KINGSPORT, Tenn. (AP) — When Jackson Elementary School instructional aide Angie Hyche saw all the food that was wasted every school day in the Kingsport public school's cafeteria, she did more than just fret.
She helped find a solution with help from the Rock and Wrap It Up! anti-poverty think tank.
In just two months, more than a thousand pounds of food once destined for the trash at Jackson instead has been measured and sent to area children, a program she hopes to see replicated throughout the region.
Hyche said she always wondered what could be done with the food wasted in school cafeterias, food that even if sealed and unopened was going in the trash and ending up in a landfill.
After doing some checking, Hyche said she found there was no law the perfectly good food couldn't leave the cafeteria or the building to be eaten once a student and/or the free and reduced meal program pays for it, although it cannot go back to the kitchen to be served again.
Hyche talked with Sid Mandelbaum of Rock and Wrap It Up! in New York and came up with a plan.
"We are so happy," Supervisor of School Nutrition Services Jennifer Walker said. "Once it leaves the kitchen, it cannot come back."
But Walker said it can go home with the students, be eaten by other students or donated to the Rock and Wrap It Up! program.
For instance, she said at Johnson Elementary, a "community table" held food that students did not want that was available to all other students, although at the end of the lunch period it had to be thrown out if not taken.
She said a good thing about the Rock and Wrap It Up! program is that when the food is weighed, a formula is available that gives the day's donations in the equivalent of number of meals and lessening of greenhouse gases. It's called the Whole Earth Calculator.
"That is motivational to the kids," Walker said.
Hyche said she hasn't yet shared that result with the children doing the weighing, which since Nov. 4 has been fifth graders Yahir Munoz and Laura Murphy, both 10.
"It's kind of fun," Yahir said, while Laura said, "I like it because I get to see how much food we are saving instead of throwing it away."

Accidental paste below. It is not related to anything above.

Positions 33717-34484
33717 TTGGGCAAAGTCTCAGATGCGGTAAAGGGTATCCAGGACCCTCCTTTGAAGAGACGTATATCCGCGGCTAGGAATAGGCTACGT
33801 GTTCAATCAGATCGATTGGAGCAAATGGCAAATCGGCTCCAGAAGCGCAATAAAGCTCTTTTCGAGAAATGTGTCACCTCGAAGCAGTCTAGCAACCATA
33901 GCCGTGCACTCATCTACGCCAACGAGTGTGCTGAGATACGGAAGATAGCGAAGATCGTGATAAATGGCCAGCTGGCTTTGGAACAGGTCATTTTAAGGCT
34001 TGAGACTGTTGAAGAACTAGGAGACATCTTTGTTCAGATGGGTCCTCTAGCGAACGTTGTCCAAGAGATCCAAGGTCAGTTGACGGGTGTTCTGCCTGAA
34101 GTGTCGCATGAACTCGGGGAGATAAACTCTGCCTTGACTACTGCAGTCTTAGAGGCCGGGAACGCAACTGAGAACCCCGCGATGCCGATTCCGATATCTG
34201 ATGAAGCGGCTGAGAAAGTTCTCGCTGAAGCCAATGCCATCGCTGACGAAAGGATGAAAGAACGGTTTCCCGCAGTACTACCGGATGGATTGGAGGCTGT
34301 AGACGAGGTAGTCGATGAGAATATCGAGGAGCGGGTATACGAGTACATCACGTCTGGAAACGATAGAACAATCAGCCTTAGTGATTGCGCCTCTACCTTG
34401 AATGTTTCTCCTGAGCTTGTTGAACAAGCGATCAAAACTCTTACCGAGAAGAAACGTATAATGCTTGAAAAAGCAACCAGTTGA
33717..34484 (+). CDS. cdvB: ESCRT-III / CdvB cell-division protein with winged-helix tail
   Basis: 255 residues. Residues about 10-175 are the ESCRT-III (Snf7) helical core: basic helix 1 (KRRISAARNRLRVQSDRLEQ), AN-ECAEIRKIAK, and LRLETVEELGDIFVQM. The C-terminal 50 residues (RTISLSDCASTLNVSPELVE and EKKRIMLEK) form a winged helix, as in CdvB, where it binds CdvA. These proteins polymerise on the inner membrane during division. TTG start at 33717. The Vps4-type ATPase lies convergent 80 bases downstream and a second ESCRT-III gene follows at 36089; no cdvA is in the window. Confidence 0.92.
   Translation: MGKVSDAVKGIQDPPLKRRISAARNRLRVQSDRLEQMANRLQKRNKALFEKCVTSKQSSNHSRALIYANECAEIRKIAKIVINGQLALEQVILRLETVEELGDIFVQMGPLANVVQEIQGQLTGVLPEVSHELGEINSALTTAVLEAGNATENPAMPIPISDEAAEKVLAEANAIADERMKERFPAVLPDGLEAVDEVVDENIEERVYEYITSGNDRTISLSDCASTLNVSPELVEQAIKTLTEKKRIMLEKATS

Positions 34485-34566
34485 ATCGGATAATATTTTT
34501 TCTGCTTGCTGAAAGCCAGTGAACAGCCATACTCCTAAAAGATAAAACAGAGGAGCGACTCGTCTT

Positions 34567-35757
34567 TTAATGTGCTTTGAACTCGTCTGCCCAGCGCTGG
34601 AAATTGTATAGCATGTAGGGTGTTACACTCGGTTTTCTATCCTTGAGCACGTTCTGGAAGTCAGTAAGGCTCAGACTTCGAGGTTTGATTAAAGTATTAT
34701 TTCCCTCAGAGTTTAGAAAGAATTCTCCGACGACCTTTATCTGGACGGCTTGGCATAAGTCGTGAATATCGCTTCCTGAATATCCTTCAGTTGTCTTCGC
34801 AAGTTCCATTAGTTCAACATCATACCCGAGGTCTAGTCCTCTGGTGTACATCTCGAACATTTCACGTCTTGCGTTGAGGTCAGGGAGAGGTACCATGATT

The national group got its name from its roots, which go back to rock bands that wanted to help the hungry and stop food waste by having their leftover catered food donated to groups that could use it.
Hyche said a good Samaritan law protects those involved from lawsuits over the food causing sickness, although she said every precaution is taken to be sure the food is properly refrigerated and stored.
With help and support from Board of Education Vice President Susan Lodal, who is president of the Tennessee School Boards Association, Walker, Jackson Principal Holly Flora and Jackson Family Liaison Jaclyn Clendenen, the Jackson cafeteria in September began collecting unopened food for reuse from the grades K-5 school.
"We started saving anything that had not been eaten and had not been opened," Hyche said, explaining that milk, yogurt and even fruit in a plastic bag could be saved. "It's a lot of milk and juice. It's a lot of fruit and veggies, yogurt and string cheese," Hyche said, adding that carrots, celery, apples and graham crackers are among the items saved.
Two refrigerators donated to the program hold the food, which since mid-October Student Council members have weighed each day. Since then, the students have documented more than 1,000 pounds of food, which the Jackson students place in a special container as they clean their lunch trays.
As of the last day for the fall semester, Hyche said the student had collected 1,351 pounds of food, "which converts to the equivalent of 1,039 donated meals and 1,025 pounds of carbon dioxide averted equivalents."
Food goes to local kids. Each Monday, Wednesday and Friday, the food goes to Girls Inc., and each Tuesday and Thursday, it goes to the Boys and Girls Club. In addition, it is sometimes used in the YMCA after-school programs at the school if the two other groups can't use it, and students in the cafeteria when the food is collected may request it, too.
Each day, instructional assistants and Student Council members help collect all unopened food and save it in the two refrigerators. Loose items like meat, bread or vegetables not in containers cannot be saved, but Hyche said she's checking into the possibility of starting a composting program at Jackson.
In November, she went to the school system's leadership team and also to the TSBA meeting in Nashville and along with Mandelbaum made a presentation on the Jackson food program.
She said Jefferson Elementary is working on implementing the program and that Roosevelt Elementary has started one. She said almost every elementary school in the city system has or is putting in place some sort of food saving program.
Information from: Kingsport Times-News, http://www.timesnews.net
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